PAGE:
Nickelback have gained a reputation as one of the worst and most uninspired musical acts of all time, with particular criticism usually landing in the lap of leading man Chad Kroeger. And whilst there is almost certainly a lot of legitimate criticism amongst it all, bandwagons are easy to latch onto – perhaps suggesting we need to re-evaluate this much maligned band. 

‘Rockstar’ and ‘How You Remind Me’ are, admittedly, the only two Nickelback songs I know. The only other thing I know about them is that the meme of their lead singer Chad Kroeger holding up a photograph in the music video to the song of the same name is a decent one. You may, therefore, question my motives and/or qualifications for writing about them; they’re clearly not my all-time favourite band. But what I do know for certain is this: the two Nickelback songs I do remember are – in my view – absolute bangers. 

Formed in Canada in 1995, Nickelback have since been declared by the 2013 readers of Rolling Stone magazine the 2nd worst band of the 90s. Ouch. There have obviously been more bitter, biting criticisms levelled against the group, one of the most famous being Mark Zuckerberg’s AI system Jarvis (voiced by Morgan Freeman to make the insult even sassier) declaring independently that there are no good Nickelback songs.

But the stats don’t lie: they have in fact sold more than 50 million albums worldwide, and are one of the most commercially successful Canadian rock bands ever. Yet that’s the sticking point- they are ‘commercially successful’, not so much revered in the public imagination. Despite millions of people clearly buying their music, posterity has not favoured them kindly, supposedly because their songs are formulaic, shallow and – in essence – naff. Historically though, music thrives on formula for success, from the intricate baroque masterpieces of the 17thcentury to the previous century’s 12 bar blues. AC/DC have, like Nickelback and numerous other bands, been criticised for their songs relying on largely one chord, and of concerning mainly alcohol, sex and drugs. But isn’t that just rock ‘n’ roll? Why, in that case, do Nickelback not qualify as a respected rock band?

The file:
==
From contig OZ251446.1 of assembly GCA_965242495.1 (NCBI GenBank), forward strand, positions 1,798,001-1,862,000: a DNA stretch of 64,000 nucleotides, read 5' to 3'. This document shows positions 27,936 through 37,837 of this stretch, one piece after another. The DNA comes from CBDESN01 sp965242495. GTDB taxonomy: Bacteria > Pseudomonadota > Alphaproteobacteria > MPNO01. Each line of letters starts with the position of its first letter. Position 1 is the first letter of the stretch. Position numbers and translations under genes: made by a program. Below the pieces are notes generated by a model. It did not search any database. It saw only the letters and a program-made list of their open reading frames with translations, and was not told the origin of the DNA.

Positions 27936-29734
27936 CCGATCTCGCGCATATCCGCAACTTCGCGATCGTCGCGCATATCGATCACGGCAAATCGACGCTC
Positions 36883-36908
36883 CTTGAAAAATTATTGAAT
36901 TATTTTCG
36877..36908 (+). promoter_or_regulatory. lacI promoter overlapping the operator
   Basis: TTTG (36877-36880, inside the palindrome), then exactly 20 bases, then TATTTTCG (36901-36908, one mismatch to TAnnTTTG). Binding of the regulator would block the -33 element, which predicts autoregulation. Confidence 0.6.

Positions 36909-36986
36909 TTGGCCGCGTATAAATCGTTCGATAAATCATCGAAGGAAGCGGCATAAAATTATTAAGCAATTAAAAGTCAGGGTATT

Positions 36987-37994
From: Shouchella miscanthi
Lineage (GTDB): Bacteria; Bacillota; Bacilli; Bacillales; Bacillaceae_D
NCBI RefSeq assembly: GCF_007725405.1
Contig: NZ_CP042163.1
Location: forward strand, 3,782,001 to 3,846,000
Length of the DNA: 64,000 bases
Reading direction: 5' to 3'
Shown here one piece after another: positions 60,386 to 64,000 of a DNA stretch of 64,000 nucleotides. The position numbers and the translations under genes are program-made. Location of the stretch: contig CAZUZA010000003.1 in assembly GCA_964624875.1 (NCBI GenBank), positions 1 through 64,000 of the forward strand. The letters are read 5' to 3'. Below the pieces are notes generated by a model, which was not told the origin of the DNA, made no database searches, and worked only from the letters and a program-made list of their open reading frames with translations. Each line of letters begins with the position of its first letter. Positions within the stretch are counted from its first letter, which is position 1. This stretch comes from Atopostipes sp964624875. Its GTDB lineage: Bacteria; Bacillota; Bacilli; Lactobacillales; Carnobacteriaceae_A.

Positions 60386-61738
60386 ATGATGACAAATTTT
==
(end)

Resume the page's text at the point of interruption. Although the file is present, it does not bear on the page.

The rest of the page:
In my view, they should. Until conducting research for this article I hadn’t realised just how popular they were in the early Noughties, and for me that should be recognised alongside any (admittedly) hilarious criticism they receive. To hate a musical act that everyone else hates is unifying, bringing together a divided world. Harmonising hatred: understandable but slightly unfair. To me, their downfall in the public imagination is an unfortunate product of their timing; after bands like Nirvana, who skyrocketed to fame in the 90s and expressed for the first time in decades the frustrated grunge of Western youth, they seemed shallow and plastically commercial like the manufactured groups of the talent show age. They aren’t authentic, and seeing as bands like AC/DC have already championed the virtues of rockstar debauchery, they’re only singing the same old tune. Popular culture values uncovering the unique, unusual band with only 10 Spotify subscribers. That’s what’s cool, not the mainstream. 

There is no chance that Nickelback, as influential in the charts as they once briefly were, much impacted guitar music. Only last weekend rock band Foo Fighters headlined, with huge success, the Leeds/Reading festival. Guitar music is disappearing because it is no longer perceived to express the raw emotion and issue of the day. It has been relegated to a continuum stretching from Ben Howard’s chill revision tunes to Metallica’s “embarrassing dad” rock. Millions still love and listen to it to access the spirit of a bygone era, but the genre must work harder to express the essence of this one.

Nickelback don’t deserve the volume of criticism they receive; many musical acts are becoming increasingly naff and uninspiring, using the same five synth notes and squeaky “drop” to manufacture a chart hit. I am prepared to die on the hill of ‘Rockstar’ and ‘How You Remind Me’ being corny but loveable tunes; not really rock ‘n’ roll, but good all the same. Good enough for bops anyway.